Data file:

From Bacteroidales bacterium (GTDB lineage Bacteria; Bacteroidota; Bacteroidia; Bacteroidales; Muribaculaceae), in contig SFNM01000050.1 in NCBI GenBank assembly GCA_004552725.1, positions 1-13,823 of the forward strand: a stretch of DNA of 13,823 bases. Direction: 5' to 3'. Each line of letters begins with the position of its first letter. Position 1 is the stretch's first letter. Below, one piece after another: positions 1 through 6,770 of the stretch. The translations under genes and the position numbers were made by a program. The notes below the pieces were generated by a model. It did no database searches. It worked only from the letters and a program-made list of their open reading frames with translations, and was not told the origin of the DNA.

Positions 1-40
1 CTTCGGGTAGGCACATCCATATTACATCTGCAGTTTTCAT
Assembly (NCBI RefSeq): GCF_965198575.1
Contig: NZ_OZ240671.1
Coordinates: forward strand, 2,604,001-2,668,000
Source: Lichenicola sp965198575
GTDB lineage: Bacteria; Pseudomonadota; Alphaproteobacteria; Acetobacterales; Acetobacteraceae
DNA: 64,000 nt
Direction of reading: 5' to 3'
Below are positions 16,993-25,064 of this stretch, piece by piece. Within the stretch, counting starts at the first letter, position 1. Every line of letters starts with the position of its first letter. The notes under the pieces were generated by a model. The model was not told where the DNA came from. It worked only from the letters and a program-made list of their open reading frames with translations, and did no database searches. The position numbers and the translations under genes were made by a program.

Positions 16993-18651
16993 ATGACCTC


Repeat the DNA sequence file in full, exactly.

From Bacteroidales bacterium (GTDB lineage Bacteria; Bacteroidota; Bacteroidia; Bacteroidales; Muribaculaceae), in contig SFNM01000050.1 in NCBI GenBank assembly GCA_004552725.1, positions 1-13,823 of the forward strand: a stretch of DNA of 13,823 bases. Direction: 5' to 3'. Each line of letters begins with the position of its first letter. Position 1 is the stretch's first letter. Below, one piece after another: positions 1 through 6,770 of the stretch. The translations under genes and the position numbers were made by a program. The notes below the pieces were generated by a model. It did no database searches. It worked only from the letters and a program-made list of their open reading frames with translations, and was not told the origin of the DNA.

Positions 1-40
1 CTTCGGGTAGGCACATCCATATTACATCTGCAGTTTTCAT
Assembly (NCBI RefSeq): GCF_965198575.1
Contig: NZ_OZ240671.1
Coordinates: forward strand, 2,604,001-2,668,000
Source: Lichenicola sp965198575
GTDB lineage: Bacteria; Pseudomonadota; Alphaproteobacteria; Acetobacterales; Acetobacteraceae
DNA: 64,000 nt
Direction of reading: 5' to 3'
Below are positions 16,993-25,064 of this stretch, piece by piece. Within the stretch, counting starts at the first letter, position 1. Every line of letters starts with the position of its first letter. The notes under the pieces were generated by a model. The model was not told where the DNA came from. It worked only from the letters and a program-made list of their open reading frames with translations, and did no database searches. The position numbers and the translations under genes were made by a program.

Positions 16993-18651
16993 ATGACCTC